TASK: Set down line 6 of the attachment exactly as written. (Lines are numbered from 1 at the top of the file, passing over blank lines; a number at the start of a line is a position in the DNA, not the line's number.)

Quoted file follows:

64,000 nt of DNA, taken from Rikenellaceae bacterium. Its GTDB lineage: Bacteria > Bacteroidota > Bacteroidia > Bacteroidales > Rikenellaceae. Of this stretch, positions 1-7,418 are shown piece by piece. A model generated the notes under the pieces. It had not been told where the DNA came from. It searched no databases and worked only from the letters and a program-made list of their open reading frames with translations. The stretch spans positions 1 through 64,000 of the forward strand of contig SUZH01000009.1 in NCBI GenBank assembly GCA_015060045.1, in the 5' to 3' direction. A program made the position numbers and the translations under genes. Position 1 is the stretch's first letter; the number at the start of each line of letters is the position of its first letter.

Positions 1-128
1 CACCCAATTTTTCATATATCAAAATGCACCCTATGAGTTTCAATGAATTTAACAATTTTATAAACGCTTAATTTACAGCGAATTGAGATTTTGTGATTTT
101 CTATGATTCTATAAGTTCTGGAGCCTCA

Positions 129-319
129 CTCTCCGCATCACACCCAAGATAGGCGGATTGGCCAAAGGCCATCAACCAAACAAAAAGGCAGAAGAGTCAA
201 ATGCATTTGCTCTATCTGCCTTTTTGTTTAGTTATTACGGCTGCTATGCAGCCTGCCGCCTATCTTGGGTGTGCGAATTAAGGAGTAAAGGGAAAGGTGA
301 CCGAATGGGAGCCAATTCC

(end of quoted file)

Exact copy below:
129 CTCTCCGCATCACACCCAAGATAGGCGGATTGGCCAAAGGCCATCAACCAAACAAAAAGGCAGAAGAGTCAA